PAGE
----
The fall of Przemysl, which will now no doubt be called by its Russian name of Peremyshl, is in every way surprising.
Even a few days before, quite well-informed people had no idea that the end was coming so soon.
The town was a first-class fortress, whose development had been an object of special solicitude to the late Archduke Franz Ferdinand.
Of course it was recognised that Peremyshl was the gate of Hungary and the key to Galicia; but, more than that, it was strengthened into a great point of debouchement for an aggressive movement by Austria-Hungary against Russia; for the Russian policy of Austria, like her original plan of campaign, was based on the assumption of the offensive.
It was generally understood that Peremyshl was garrisoned by about 50,000 men, that the garrison was exclusively Hungarian, and that the commander, Kusmanek, was one of the few really able Austrian commanders in this war. The stores were said to be enough for a siege of three years.
The circle of the forts was so extended as to make operations easy against any but the largest blockading force… The practical difficulties offered to the Russians by Peremyshl were very great; for the one double railway line westward runs through the town, so that all military and Red Cross communications have been indefinitely lengthened…
For weeks past the fortress had kept up a terrific fire which was greater than any experienced elsewhere from Austrian artillery. Thousands of shells yielded only tens of wounded, and it would seem that the Austrians could have had no other object than to get rid of their ammunition. The fire was now intensified to stupendous proportions, and the sortie took place; but, so far from the whole garrison coming out, it was only a portion of it, and was driven back with the annihilation of almost a whole division.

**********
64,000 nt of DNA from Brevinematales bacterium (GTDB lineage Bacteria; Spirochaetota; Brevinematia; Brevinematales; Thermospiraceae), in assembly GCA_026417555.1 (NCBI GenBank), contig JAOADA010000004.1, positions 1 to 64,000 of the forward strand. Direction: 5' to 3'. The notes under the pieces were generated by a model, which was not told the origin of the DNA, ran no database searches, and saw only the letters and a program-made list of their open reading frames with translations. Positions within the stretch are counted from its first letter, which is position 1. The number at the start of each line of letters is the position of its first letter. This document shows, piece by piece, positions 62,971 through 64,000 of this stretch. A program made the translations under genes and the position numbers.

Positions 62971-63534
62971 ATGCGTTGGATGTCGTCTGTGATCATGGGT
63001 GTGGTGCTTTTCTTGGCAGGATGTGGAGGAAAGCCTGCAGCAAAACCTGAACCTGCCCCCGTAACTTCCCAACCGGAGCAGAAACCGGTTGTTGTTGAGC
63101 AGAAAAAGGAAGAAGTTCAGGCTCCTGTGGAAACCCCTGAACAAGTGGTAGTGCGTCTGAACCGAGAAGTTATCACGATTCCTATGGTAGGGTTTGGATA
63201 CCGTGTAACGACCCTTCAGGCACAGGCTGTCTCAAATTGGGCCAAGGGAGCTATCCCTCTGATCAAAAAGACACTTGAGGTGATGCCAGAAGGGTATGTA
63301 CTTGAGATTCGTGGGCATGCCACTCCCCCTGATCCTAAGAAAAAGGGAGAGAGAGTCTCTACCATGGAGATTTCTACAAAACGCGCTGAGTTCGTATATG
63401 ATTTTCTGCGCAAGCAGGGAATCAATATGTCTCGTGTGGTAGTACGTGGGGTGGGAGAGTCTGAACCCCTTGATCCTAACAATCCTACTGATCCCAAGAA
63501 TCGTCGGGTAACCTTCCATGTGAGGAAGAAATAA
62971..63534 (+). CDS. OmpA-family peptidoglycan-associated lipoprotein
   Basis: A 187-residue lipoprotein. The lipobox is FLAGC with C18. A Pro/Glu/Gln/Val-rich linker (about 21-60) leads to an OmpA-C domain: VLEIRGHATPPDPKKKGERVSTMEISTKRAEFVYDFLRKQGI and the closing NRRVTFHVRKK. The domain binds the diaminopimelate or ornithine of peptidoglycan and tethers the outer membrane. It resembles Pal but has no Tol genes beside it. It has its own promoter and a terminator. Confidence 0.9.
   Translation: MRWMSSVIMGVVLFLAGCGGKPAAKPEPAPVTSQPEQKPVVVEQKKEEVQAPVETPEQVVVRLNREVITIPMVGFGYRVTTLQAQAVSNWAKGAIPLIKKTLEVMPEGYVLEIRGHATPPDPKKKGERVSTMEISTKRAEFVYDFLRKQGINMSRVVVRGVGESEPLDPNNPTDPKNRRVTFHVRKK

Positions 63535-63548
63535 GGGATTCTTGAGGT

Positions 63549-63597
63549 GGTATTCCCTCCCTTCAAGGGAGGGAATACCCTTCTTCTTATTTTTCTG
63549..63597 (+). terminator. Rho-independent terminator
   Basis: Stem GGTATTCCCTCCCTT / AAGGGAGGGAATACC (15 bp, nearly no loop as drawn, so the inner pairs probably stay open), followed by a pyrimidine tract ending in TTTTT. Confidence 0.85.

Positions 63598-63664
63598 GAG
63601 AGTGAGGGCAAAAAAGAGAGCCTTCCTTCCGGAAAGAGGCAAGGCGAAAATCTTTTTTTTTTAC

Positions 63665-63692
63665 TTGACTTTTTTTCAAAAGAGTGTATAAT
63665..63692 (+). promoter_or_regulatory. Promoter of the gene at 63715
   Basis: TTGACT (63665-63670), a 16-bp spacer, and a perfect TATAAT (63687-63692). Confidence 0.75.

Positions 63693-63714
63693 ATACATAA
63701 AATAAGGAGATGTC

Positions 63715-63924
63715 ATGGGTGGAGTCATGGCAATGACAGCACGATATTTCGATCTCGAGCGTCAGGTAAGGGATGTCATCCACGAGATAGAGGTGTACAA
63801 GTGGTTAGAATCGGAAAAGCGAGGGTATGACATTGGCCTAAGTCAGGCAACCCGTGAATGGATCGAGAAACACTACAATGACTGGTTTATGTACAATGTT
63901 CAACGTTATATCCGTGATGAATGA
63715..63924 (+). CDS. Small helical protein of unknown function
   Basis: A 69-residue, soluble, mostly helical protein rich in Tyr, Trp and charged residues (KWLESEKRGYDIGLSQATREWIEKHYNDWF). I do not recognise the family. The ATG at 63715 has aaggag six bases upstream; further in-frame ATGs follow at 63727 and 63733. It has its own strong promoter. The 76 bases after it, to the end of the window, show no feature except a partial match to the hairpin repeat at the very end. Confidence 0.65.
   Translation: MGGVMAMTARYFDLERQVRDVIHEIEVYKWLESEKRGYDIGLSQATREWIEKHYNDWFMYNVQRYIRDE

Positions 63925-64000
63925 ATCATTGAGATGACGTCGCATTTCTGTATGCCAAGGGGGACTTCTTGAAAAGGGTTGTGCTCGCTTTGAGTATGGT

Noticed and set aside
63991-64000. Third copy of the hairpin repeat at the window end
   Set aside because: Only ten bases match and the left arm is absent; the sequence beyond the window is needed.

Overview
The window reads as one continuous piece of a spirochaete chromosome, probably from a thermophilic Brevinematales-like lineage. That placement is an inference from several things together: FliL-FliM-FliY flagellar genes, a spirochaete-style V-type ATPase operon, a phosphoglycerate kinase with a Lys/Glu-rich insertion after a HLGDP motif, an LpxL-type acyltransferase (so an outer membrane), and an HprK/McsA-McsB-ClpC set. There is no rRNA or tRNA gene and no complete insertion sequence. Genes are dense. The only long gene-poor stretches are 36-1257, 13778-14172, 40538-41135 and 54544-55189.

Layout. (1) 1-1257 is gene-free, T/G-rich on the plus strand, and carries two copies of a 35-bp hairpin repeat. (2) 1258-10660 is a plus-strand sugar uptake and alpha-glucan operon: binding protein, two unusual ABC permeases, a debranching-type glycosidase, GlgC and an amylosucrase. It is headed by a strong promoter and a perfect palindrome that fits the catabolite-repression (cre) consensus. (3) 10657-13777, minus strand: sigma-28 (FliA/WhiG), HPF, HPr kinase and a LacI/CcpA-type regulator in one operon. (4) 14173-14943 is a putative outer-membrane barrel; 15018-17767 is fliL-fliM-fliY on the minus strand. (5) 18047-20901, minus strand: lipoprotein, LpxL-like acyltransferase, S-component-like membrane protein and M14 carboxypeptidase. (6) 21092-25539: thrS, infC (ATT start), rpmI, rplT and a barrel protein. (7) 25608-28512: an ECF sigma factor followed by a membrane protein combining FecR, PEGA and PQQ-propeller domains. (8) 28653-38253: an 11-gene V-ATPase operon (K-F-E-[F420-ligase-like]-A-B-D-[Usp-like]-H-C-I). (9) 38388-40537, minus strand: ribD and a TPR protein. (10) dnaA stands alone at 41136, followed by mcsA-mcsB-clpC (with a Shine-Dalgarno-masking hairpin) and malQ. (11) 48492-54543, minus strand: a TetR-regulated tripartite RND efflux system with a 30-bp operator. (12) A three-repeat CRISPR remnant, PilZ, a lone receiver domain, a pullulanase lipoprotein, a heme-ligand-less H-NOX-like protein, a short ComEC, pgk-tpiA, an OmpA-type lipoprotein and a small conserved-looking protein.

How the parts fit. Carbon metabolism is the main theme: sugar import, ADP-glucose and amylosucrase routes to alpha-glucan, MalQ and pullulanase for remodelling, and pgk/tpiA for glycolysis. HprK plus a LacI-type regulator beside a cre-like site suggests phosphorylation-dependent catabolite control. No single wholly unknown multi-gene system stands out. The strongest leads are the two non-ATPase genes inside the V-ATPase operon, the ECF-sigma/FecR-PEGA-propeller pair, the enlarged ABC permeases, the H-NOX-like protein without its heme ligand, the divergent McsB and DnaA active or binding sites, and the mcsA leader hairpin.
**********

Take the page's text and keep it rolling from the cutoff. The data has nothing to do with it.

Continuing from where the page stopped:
Now followed extraordinary scenes. Austrian soldiers were seen fighting each other… Amid the chaos a small group of staff officers appeared, casually enough, with a white flag, and announced surrender. Austrians were seen cutting pieces out of slaughtered horses that lay in heaps, and showing an entire indifference to their capture.
The greatest surprise… was the strength of the garrison, which numbered not 50,000 but 130,000… Different explanations are offered; for instance, troops which had lost their field trains are reported to have taken refuge in Peremyshl after Rava Russka… A more convincing account is that Peremyshl was full of depots, left there to be supports of a great advancing field army. In any case no kind of defence can be pleaded for the surrender of this imposing force. The numbers of the garrison of course reduced to one-third the time during which the food supplies would last; but even so the fortress should have held out for a year.
The epidemic diseases within the lines supply only a partial explanation. The troops, instead of being all Hungarians, were of various Austrian nationalities; and there is good reason to think that the conditions of defence led to feuds, brawls, and in the end open disobedience… This was all the more likely because, while food was squandered on the officers, the rank and file and the local population were reduced to extremes…
The wholesale slaughter of horses of itself robbed the army of its mobility. The fall of Peremyshl is the most striking example so far of the general demoralisation of the Austrian army and monarchy.
First published in ‘Day by Day with the Russian Army, 1914-15’ by Bernard Pares (1915)
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